The burgers at Ann's snack bar, some of the best in Atlanta, could qualify the Kirkwood spot as the eighth wonder of the world. The voluptuous, hand-pressed Ghetto Burgers bring chili sauce, bacon, a super-secret seasoning, fat pieces of onion, and fried bacon together in a burger that's admittedly difficult to eat but so worth the mess (you've just gotta dive right into this one). There isn't ample seating, but after a short wait you can sit along the bar and watch it get made right in front of you, which, trust us, will work up an appetite large enough to tackle it on your own.
First of all, you’re on a super-sustainable organic farm, eating the freshest-picked stuff since your booger-eating phase back in your youth. Next, you could actually buy a townhome and live on one of the property’s four hamlets if you have the money. Third, those James Beard-cheffed pork chops, rabbit legs and chocolate Bourbon pecan pies won’t eat themselves. Next time you’re feeling earthy, take that ride down 85 like Youngbloodz and eat the gold standard of natural nosh.
The retired South African pro soccer player who opened 10 DS back in '98 knew what he was doing when he opened this oasis of food from his homeland. It looks like a corporate office from Roswell Rd, but once you get past the door, and especially when you hit the bungalow-designed back patio, you'll feel transported.
You already know this Buford Highway-based bastion of Vietnamese broth bowls is a big pho-king deal. It’s cheap, it’s fast and it’s the yumz, not to mention their bubble tea will make you burn all your bags of Lipton like we’re stuck in a Boston time bubble. Get to slurpin’.
Truth be told, Rathbun's menu is a little all over the place. We guess it's because Chef de Cuisine Nicholas Anderson couldn't decide which of his delicious offerings to put on the menu. We don't know a single other restaurant where you can start with sashimi, then get an elk steak. Rathbun owns three related establishments on the same street and offers cooking classes, so he basically runs the culinary show at Inman Park.
Sublime is to donuts what Picasso was to painting. They're serious about the craft of creating sweet dough with a hole in the middle and their huge variety of gourmet donuts convey that with every delectable bite.
At Mary Mac's Tea Room, patrons can enjoy a taste of authentic Southern cooking and hospitality. This means heaping plates of staples like fried chicken, braised ox tails, and grilled liver and onions, as well as a number of specialty drinks like the Mint Julep and Georgia Peach. The place is over 70 years old and was officially named “Atlanta’s Dining Room” by the City of Atlanta. Read any online traveler’s guides and you’ll be convinced that there’s no way to visit Atlanta without eating here. There are pencils and paper sheets on your table for you to write your own order, a tradition of MM’s that dates wayyy back (pre-Bieber).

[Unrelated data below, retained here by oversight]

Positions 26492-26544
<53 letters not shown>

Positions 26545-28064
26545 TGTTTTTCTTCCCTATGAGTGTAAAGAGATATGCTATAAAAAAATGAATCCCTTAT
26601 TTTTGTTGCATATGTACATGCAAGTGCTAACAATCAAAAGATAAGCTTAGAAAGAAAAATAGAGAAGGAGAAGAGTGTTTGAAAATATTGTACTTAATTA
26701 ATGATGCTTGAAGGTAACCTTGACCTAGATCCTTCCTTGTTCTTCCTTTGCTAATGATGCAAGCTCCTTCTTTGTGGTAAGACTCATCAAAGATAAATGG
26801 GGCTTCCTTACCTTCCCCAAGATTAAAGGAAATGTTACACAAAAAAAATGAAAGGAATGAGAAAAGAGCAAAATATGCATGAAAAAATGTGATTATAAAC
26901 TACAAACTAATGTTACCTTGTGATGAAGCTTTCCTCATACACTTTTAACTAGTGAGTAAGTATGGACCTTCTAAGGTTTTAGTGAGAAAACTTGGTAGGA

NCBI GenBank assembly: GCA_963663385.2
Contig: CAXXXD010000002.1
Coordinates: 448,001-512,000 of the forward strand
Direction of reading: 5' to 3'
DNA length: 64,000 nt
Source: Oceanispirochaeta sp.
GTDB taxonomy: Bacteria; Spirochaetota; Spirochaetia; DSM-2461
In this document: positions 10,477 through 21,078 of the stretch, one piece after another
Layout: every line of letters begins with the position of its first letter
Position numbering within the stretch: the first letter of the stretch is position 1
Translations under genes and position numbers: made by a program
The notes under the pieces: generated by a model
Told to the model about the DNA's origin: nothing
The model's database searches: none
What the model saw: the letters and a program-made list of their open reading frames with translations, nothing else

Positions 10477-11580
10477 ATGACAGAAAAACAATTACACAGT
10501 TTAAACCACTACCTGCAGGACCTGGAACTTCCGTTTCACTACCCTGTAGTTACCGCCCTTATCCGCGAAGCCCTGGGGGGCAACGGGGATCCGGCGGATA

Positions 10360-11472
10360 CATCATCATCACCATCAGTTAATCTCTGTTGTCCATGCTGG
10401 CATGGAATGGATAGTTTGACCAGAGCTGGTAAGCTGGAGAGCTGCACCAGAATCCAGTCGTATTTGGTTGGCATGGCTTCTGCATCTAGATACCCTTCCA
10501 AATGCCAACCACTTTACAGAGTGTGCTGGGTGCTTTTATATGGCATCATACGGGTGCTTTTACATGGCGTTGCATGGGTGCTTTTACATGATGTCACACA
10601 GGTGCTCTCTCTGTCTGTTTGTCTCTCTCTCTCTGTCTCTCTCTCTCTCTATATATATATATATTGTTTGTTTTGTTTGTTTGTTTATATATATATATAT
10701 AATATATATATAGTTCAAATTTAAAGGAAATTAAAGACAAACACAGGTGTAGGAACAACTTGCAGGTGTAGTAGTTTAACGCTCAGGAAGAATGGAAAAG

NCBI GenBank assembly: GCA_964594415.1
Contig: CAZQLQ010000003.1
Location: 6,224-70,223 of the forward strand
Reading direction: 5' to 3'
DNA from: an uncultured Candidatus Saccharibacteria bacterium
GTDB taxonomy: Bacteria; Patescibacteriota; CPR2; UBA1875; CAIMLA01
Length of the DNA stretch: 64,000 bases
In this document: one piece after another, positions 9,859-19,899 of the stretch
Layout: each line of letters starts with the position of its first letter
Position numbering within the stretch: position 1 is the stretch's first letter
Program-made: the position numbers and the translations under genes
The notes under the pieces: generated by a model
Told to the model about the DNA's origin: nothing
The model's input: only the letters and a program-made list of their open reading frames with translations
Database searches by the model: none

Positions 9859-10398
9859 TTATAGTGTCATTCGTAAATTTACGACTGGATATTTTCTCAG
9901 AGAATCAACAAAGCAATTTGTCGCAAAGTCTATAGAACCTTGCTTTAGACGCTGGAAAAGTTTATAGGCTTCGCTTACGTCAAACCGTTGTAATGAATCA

This eatery keeps it simple with dishes like the "lamb plate with everything" and other greek eats.
This tiny, family owned and operated pizza shop in Home Park doles out saucy, Neapolitan pizzas. Made using a wood-fired oven directly imported from Naples, pizzas come out perfectly charred, piled high with thick, melted mozzarella and flavorful San Marzano tomato sauce. A relaxed BYOB policy makes dining in a treat.
Not a lot of frills at Eats Restaurant, but frills cost bills, my friend. Frills cost bills. And for those of us without bills, Eats is the perfect place to gorge on delicious meat and pasta dishes with insane portion sizes. Want to know what dish costs more than $10? None of them.
An Atlanta landmark since 1929, Majestic Diner offers up "food that pleases," including milkshakes, pancakes, hamburgers, waffles, and just about any other comfort food you crave. Bright lights, late hours, and endearing greasy spoon goodness-- what more do you really need?
Busy Bee Cafe serves traditional Southern eats. Their specialty is a 12 hour marinated masterpiece that draws fans from Macon to Marietta, and the only way to eat it is “smothered” in pan gravy. In the past year, Bernie Sanders and Killer Mike broke bread and fried chicken bones in political fellowship. Some would say BBC is “hot” again, but it’s had hot sauce ready for hungry guests and neighbors since icons of the Civil Rights Movement dined there for strategy sessions.